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Left to right: Tammy Rundle, Kelly Rundle, Villisca Mayor Susie Enarson, Dr. Edgar Epperly. examine the murder weapon in Villisca in June 1993

Photograph by Carolyn Cole Gage and courtesy of the Villisca Review.

April 9, 2003

For Immediate Release:

After ten years of research, fundraising, film production, editing, and screenings, final revisions are nearly complete on Kelly and Tammy Rundle's documentary feature film Villisca: Living with a Mystery. The two-hour final-cut will be submitted to more than a dozen interested distributors in the summer of 2003.

"We visited Villisca, Iowa for the first time in June 1993," said producer Tammy Rundle.  "At that time, I don't think we adequately realized the complexity of the story we were about to tell on film."

Villisca: Living with a Mystery recounts the circumstances surrounding the 1912 Children's Day axe murders in Villisca, Iowa and explores the effects of the crime on the small rural community both then and now.  The victims included six children and two adults, and the crime is still Iowa's worst mass murder.  Period photographs and documents have been combined with interviews with historians, and people who remember the crime as children, to create an engaging and enlightening documentary experience.

Production began in January of 1994 and continued periodically through 2001 in 11 states from Hawaii to Massachusetts.  Unlike other sensational historical crimes, there was no central repository for photographs or documents related to the axe murders.  There were no existing nonfiction books or films to review.  The Rundles interviewed over 50 people, collected thousands of copies of historical documents, and gathered and copied hundreds of photographs in an effort to conduct research and to tell the story visually.

In June 2002, with assistance from local residents, the Rundles planned a 90th anniversary commemorative weekend in Villisca.  A lengthy fine-cut version of the documentary was screened for the first time before an audience.   A Nebraska Humanities program followed in Omaha that included portions of the film along with commentary provided by several historians.

From July-November, nearly 700 viewers in 8 different states--from California to North Carolina--participated in a series of 12 screenings of a 2-hour and 20-minute fine-cut version of the film.  Over 95% responded positively and said they would recommend the film to others.  Many offered insightful feedback that assisted the Rundles as they continued the editing process:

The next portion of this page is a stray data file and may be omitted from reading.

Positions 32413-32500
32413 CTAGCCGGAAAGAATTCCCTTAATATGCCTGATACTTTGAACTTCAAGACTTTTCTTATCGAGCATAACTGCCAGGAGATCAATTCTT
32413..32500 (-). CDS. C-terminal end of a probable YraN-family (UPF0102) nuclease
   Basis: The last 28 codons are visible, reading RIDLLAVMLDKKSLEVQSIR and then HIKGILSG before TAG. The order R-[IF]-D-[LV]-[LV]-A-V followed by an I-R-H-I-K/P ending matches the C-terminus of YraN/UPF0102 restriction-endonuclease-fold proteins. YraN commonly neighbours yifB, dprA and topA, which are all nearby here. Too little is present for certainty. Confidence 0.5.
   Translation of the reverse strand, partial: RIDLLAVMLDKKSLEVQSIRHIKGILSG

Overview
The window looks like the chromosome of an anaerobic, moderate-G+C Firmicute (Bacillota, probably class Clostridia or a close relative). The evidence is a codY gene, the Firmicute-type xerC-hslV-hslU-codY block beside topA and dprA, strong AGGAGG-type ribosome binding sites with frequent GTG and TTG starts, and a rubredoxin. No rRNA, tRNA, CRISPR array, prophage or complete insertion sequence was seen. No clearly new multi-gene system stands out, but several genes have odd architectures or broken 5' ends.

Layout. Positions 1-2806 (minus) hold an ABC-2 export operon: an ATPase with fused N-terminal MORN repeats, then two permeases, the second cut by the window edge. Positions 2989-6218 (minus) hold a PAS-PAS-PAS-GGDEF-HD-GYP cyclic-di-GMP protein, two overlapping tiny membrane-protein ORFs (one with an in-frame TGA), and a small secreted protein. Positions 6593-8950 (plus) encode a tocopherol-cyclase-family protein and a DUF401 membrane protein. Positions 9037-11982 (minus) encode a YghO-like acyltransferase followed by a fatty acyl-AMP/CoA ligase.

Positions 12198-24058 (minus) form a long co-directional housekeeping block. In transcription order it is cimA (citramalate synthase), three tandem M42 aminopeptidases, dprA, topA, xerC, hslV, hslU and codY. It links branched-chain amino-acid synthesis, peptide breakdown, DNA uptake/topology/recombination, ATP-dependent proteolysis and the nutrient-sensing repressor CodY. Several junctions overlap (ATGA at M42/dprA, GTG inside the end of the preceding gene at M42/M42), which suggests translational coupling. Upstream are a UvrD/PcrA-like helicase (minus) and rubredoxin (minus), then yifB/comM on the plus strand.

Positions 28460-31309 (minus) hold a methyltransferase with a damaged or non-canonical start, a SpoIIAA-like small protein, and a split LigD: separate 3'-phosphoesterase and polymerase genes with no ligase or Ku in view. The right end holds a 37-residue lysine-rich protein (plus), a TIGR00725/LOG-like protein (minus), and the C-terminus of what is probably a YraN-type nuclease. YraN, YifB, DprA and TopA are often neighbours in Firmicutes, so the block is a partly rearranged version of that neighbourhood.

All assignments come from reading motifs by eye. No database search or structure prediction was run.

"The film has considerable soul and held my interest throughout.  Worth the wait.  A work to be proud of," said a video production executive from Kansas City.

"I liked it very much.  It was extremely fascinating and, as a non-American, very informative.  I would recommend this film for distribution on television and abroad," said an Arizona psychology student.

"I got a feel for the people and town in 1912 and felt transported to that era.   A fantastic true story that never fails to fascinate," said a Los Angeles screenwriter.

"I felt it unfolded in a clear and intriguing manner.  I was drawn in and curious to know more.  I would use it in my cultural or intellectual history classes," said a California University professor.

"The research is outstanding.  Thank goodness you were able to interview so many with such close connections to the event.  What an exceptional concept for a film," said a Nebraska library director.

"The story is well told, well paced, good commentary and good music.  Very well done.  I look forward to seeing the finished film," an Academy Award® winning documentary filmmaker wrote.

"The feedback screenings were a great success.  They helped us make important creative changes to the film and they have proven what we already knew: that Villisca's story holds interest beyond the Midwest," said director Kelly Rundle.

Late in 2002 the Rundles were approached by a Los Angeles-based director/writer team and they are now consulting on the development of the Villisca story as a big-budget dramatic historical feature film.

In addition to making final changes on their documentary, the Rundles are creating second editions of their historical document reprints related to the murders.  They are also busy re-mastering two previous Villisca-themed videos for release on DVD and VHS, and co-writing a non-fiction book on the murders with Dr. Edgar Epperly.  Epperly has spent nearly 50 years researching the infamous crime and has consulted extensively on the Villisca documentary film project.  Their book will be submitted to publishers in the fall.

Kelly and Tammy Rundle are former Iowa residents now living in Los Angeles, California.   Fourth Wall Films is a film and video production and publishing company.

For more information visit the Villisca: Living with a Mystery website at


Kelly Rundle
Fourth Wall Films
POB 341610
Los Angeles, CA 90034

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